You Can’t Help Laughing Kenya
I am a longstanding supporter of Laughter For Africa – some would say too longstanding when I speak at fundraising events! But to be serious for a moment, I’d like to take a few moments of your time to explain why this cause is so close to my heart.
We all know about the enormous problems that this great continent faces – and I am glad to say that there are many organisations already helping with them. Our outfit is slightly different, however.
Laughter is the best medicine, they say, and this is as true in Africa as anywhere else. But laughter is in short supply, which is why we launched our latest campaign, You Can’t Help Laughing Kenya.
Bodger and Budge, The Ghost Next Door, Town and Gown… these are just some of the legendary British sitcoms that you and I take for granted. Yet they are just a dream for most Kenyans. Our vision, therefore, is to provide every village with a comprehensive collection of classic comedy. To this end, we collect old video players and VHS cassettes, and distribute them using a fleet of minibuses. Each village receives a VCR and a set of tapes in a specially designed storage box. So far we have delivered more than five hundred of these Libraries of Laughter to areas where they are needed most.
One of my fondest memories is of a village near Garissa, where I had the privilege of attending a public screening. The video that night was the legendary episode of The Bromide Boys in which hapless old Taffy Jones accidentally puts Blanco in Sgt Major McLean’s tea. I’ll never forget the sight of the whole population – from tots to old-timers – rocking with mirth and joining in with McClean’s catchphrase: “STAND WELL BACK!”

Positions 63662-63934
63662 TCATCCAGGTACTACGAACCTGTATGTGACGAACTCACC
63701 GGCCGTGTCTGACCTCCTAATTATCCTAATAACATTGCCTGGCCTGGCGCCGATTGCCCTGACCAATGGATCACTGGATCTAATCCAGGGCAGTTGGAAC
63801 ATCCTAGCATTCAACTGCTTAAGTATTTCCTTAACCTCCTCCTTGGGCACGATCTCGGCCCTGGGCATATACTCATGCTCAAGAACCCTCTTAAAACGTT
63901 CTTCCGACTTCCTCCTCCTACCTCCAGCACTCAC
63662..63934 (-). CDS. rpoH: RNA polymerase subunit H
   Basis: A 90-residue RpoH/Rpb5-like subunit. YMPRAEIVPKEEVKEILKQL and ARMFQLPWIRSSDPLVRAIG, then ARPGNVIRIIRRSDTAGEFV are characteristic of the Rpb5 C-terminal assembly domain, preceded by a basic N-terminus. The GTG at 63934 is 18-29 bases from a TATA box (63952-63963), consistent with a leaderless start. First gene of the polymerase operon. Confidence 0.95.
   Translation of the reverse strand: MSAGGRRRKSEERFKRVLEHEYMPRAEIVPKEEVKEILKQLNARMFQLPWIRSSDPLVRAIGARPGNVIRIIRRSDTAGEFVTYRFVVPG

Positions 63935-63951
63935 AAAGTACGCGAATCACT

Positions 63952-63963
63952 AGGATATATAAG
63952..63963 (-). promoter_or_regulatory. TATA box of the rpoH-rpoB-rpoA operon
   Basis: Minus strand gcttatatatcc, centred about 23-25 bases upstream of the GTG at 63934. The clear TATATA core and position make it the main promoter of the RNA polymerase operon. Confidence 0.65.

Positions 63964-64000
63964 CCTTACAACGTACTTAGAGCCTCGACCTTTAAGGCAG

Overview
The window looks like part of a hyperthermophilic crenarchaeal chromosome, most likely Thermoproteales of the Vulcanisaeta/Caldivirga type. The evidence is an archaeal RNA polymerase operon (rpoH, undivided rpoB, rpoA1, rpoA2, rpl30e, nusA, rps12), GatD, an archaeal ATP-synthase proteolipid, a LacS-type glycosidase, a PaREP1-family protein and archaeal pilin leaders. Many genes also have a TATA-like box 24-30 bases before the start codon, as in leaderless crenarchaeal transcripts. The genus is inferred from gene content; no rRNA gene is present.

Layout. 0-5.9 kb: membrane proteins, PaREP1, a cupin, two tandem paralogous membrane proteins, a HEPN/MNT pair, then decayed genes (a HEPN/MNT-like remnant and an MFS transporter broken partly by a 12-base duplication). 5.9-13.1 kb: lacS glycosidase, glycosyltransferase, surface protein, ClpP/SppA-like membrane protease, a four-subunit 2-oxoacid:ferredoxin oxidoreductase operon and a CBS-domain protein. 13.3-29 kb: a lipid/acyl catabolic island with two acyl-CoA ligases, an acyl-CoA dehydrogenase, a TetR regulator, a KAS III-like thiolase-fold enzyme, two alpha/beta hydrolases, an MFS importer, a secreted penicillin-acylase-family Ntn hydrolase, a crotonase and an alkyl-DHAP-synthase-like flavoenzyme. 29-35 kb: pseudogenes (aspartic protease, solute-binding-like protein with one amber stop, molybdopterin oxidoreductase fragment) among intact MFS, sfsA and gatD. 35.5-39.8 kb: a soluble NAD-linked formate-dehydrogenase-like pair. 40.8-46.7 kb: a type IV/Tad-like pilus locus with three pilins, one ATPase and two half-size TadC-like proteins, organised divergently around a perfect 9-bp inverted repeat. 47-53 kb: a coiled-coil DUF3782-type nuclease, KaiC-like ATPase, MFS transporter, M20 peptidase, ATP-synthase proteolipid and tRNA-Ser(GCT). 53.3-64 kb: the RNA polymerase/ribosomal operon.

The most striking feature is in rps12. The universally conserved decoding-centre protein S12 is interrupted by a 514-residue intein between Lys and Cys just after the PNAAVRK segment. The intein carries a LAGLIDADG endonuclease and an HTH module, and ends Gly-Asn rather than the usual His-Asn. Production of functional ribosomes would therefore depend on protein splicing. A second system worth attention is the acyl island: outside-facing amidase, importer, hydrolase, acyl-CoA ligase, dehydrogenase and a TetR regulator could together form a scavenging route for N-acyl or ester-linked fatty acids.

A village elder turned to me, tears of laughter rolling down his cheeks. “Mr Branson,” he said, holding my arm to steady himself. “Thanks to you, I will die a happy man.”
With your help, we can make sure that many more Africans die with smiles on their faces.
Please give generously!
Binny Ridge introduces One Letter For One Day
Well it all started ONE DAY when I was watching Sport Relief with my husband and kids. I suddenly thought, what if everyone changed ONE LETTER FOR ONE DAY?! They looked at me as if I was mad (nothing unusual about that!) so I explained what I meant. Leeds were playing Stockport that weekend, but if they both changed ONE LETTER FOR ONE DAY then it could be Leeks v Stockpot! And it didn’t stop there. Wimbledon could be Timbledon (for Tim Henman) and the England football team could be Eggland (no jokes about bad eggs please!!).
Since then it’s gone from strength to strength and we’ve raised lots of money for kids around the world. In fact kids are the biggest fundraisers of all – although sometimes they don’t quite get the point. For instance, one mum told me her daughter wanted to change her name from Harriet to Haricot (which is her favourite type of bean). Unfortunately I had to tell her that she couldn’t do this, because it wasn’t ONE LETTER FOR ONE DAY, and once you start breaking the rules for one person you have to do it for everyone. Fortunately these disappointments are rare, and the way things are going we will one day reach our ultimate goal. But this goal is nothing to do with football – it’s in another league altogether!
My youngest daughter was watching the news and they mentioned the slaughter in Rwanda. She asked me what that word meant, and after I had explained this, she asked how to spell it. Like laughter, but with an S at the beginning, I replied. She thought for a moment, and said: “I like it better without the S.”
I think she’s right, and that’s why we are having a special campaign to change that nasty S and ONE DAY bring laughter to the whole world.